Writers conference offers daily lectures
Author Chris Abani participated as a lecturer in the Port Townsend Writers' Conference, which continues this week. -- Photo by Charlie Bermant/Peninsula Daily News
By Charlie Bermant
Peninsula Daily News
Print This | Email This
Most Popular this week
Centrum's Port Townsend Writers' Conference is taking place Fort Worden State Park through Saturday this week.
All lectures are free and open to the public, begin at 4 p.m. and take place at the Wheeler Theater.
Monday's lecturer was Chris Abani, a Nigerian who was jailed after the blueprint of a novel he had written was used in a military coup.
Denise Chavez -- The Last of the Menu Girls, Face of an Angel -- was featured on Tuesday. Martin Espada, called the "the Pablo Neruda of North American authors," will speak today.
The lineup for the rest of the week is Ana Menendez -- Loving Che, In Cuba I was a German Shepherd -- on Thursday, Dana Levin -- In the Surgical Theatre, Wedding Day -- on Friday and Peter Orner -- The Second Coming of Mavala Shikongo, Esther Stories -- on Saturday.
This year's conference has drawn the largest number in its history.
"We teach people the nuts and bolts of writing," said program director Jordan Hartt.
"This has nothing to do with agents and publishing and marketing. It's all about improving your craft."
Hartt said about 200 writers are taking part in the conference, reflecting a steady increase in attendees over the past few years.
This is attributable to the presence of novelist Bill Ransom, who founded the conference and became involved again five years ago.
"All the same people were coming every year," Ransom said. "It was getting a little stagnant.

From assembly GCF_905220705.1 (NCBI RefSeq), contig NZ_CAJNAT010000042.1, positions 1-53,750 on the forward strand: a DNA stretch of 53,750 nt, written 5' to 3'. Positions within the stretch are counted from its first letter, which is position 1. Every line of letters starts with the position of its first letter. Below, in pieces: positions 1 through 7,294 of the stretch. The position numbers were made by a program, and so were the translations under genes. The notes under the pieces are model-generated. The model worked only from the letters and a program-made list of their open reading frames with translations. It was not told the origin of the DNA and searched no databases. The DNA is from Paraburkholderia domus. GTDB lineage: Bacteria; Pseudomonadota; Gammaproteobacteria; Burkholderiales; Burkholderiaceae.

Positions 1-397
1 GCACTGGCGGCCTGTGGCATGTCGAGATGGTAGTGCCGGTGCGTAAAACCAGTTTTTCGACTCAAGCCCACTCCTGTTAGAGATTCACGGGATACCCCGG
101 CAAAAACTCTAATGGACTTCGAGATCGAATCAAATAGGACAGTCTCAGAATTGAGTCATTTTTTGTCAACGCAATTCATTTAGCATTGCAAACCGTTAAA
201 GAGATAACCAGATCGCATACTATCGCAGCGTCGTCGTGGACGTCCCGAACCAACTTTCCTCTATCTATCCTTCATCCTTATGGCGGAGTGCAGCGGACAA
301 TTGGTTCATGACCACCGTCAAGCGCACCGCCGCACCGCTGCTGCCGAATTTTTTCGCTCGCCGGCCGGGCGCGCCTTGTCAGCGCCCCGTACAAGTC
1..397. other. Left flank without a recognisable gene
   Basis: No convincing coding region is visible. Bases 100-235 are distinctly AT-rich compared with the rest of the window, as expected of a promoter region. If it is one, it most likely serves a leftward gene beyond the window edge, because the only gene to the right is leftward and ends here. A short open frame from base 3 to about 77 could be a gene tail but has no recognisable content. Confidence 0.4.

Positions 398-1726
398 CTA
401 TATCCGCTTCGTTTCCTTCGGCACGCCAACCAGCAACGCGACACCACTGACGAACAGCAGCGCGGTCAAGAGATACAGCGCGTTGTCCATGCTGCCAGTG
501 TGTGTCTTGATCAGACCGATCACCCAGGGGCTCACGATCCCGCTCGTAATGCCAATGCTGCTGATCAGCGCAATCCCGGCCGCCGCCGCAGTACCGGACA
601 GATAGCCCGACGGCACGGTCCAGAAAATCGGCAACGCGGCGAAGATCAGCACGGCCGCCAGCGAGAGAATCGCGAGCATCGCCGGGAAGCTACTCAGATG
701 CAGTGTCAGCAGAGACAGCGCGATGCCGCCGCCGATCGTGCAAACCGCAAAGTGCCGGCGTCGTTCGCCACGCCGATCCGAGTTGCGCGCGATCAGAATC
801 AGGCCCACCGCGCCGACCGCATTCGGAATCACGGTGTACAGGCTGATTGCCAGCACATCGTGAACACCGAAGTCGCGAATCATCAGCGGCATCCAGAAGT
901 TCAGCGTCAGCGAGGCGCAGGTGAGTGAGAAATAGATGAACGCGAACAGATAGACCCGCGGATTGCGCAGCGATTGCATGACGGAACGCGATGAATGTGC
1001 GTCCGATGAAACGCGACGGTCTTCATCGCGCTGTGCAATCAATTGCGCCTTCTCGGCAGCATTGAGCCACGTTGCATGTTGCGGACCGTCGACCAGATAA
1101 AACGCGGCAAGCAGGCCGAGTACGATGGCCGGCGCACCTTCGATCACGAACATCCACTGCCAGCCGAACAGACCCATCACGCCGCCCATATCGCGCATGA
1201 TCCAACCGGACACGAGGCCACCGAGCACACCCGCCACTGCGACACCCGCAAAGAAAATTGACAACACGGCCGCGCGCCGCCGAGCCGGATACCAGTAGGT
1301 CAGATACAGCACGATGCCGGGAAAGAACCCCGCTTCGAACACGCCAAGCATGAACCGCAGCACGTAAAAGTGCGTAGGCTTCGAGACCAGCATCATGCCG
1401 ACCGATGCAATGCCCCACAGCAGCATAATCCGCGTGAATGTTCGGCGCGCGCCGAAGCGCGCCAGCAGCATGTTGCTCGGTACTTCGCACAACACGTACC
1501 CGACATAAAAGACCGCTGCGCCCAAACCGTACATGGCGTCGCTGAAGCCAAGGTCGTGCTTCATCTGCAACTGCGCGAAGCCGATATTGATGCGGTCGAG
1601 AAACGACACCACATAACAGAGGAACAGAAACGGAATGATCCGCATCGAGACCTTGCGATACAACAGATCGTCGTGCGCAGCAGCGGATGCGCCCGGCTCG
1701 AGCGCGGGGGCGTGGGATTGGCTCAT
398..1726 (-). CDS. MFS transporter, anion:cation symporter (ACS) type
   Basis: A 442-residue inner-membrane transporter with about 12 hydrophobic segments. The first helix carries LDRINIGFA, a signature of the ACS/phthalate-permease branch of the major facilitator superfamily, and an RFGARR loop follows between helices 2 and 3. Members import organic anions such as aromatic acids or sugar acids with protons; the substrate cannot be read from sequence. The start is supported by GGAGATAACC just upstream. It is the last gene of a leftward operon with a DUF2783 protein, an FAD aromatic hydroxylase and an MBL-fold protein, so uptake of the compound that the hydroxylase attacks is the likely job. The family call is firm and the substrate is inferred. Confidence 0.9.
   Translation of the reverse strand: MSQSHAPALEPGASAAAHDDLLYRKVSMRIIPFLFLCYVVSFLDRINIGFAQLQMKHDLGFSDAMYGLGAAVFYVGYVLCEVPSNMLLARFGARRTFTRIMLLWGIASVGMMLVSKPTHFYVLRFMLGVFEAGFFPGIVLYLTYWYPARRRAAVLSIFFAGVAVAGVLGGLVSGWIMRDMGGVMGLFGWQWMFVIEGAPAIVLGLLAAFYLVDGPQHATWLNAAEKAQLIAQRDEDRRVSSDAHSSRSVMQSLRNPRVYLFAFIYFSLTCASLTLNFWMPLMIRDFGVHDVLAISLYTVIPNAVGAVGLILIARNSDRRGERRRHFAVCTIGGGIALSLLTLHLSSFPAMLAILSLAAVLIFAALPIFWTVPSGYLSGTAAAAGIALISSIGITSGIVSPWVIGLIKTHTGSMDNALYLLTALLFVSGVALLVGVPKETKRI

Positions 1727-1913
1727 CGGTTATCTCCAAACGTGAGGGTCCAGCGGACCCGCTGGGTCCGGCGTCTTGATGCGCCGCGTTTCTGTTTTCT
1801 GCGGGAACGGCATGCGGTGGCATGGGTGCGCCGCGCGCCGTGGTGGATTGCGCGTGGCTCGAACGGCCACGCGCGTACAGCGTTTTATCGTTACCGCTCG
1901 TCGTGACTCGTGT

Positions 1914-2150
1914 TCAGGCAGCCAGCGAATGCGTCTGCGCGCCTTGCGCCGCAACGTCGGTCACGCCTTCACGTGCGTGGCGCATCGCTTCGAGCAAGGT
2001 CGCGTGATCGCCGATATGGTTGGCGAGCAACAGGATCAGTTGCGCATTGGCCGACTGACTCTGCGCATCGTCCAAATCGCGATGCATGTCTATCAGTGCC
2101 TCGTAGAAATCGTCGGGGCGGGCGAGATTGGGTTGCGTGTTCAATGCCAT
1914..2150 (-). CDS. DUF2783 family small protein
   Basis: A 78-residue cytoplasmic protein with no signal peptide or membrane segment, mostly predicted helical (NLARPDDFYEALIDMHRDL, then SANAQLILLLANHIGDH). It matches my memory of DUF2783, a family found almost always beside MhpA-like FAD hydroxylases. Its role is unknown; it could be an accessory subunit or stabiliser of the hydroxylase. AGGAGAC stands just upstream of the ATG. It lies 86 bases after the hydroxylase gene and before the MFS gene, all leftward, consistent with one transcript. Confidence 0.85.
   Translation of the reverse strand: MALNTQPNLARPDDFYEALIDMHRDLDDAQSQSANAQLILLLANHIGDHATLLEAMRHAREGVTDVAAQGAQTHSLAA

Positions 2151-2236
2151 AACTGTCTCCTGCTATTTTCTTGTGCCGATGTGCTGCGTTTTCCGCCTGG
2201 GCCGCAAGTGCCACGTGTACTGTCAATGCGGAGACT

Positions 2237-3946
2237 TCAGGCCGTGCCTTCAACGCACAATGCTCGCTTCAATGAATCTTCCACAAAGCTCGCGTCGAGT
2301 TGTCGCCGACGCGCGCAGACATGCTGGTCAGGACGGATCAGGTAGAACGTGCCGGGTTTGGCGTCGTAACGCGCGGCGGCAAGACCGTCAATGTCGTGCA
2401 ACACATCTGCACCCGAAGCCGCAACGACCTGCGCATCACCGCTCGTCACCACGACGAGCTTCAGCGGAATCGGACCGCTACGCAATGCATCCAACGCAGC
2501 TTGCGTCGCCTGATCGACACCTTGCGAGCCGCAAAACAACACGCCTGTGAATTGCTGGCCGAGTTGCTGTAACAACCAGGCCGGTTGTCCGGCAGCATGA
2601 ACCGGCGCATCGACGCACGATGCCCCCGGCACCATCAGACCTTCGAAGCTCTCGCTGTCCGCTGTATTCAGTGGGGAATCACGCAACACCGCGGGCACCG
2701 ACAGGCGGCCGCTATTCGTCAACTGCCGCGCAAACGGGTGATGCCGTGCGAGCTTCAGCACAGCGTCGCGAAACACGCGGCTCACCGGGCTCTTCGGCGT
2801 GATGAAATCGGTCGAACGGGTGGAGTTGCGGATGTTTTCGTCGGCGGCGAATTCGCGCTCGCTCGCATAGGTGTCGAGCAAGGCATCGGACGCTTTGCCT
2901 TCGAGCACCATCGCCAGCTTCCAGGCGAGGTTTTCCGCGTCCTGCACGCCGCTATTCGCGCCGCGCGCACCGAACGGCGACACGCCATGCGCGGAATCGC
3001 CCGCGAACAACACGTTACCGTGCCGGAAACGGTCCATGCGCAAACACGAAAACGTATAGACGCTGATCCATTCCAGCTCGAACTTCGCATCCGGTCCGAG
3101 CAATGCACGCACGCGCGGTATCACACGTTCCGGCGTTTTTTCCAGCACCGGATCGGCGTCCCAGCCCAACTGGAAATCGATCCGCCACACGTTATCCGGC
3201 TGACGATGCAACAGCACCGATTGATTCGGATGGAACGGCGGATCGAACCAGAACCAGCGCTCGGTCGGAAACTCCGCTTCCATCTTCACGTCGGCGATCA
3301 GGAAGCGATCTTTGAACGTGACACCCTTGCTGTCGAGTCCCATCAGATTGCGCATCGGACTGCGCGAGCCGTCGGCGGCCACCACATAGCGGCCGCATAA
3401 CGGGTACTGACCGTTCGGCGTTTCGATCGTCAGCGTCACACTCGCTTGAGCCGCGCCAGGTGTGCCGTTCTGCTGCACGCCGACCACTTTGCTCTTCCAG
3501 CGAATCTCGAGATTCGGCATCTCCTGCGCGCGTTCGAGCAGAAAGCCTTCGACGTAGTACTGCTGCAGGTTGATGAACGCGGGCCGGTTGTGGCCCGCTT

"The original idea was to change directors every five years and the new directors would bring in a new faculty, but that wasn't happening."
The people who flocked out of the classrooms and to the lecture on Monday afternoon represented a diverse group, of all types and ages.
Many are published authors while others are just finding their literary footing, Hartt said.
He said about half are from the Olympic Peninsula.
Some are teachers and receive credit for attending.
Others come to the conference only for the writer vibe.
"I don't go to any of the conferences," said Kathleen Concannon of Portland, Ore.
"I just come up here, sit in my little room and work on my novel."
Others come for the conference but fit in other activities, like Toni Van Deusen and Michael Hanner who got married on Monday afternoon.
The couple, who could not be reached for comment, both live in Eugene, Ore.
Scholarships are awarded, and the cost per attendee ranges from $55 to $1100 depending on how much room and board is required.
"We want to keep this affordable for everyone," Hartt said.
Hartt said that writing instruction hasn't changed over the life of the conference and that technology hasn't influenced the craft, even though a workshop about writing a literary blog is offered.
Ransom agrees that writing is still the same, but technology changes how writers are examined historically.
"When I was much younger and I saw Hemingway's notebooks, it was a great relief to me," he said.
"I saw that the same thing that happened to him as a writer happened to me, with crossing things out all the time, even if his process was a greater one.
"Technology is only a tool, although it does not allow other writers to see the process of your work."
The writers' conference continues all this week, with an intense day of workshops followed by a "craft lecture" and an open reading.
Jefferson County Reporter Charlie Bermant can be reached at 360-385-2335 or firstname.lastname@example.org.
Last modified: July 21. 2010 12:22AM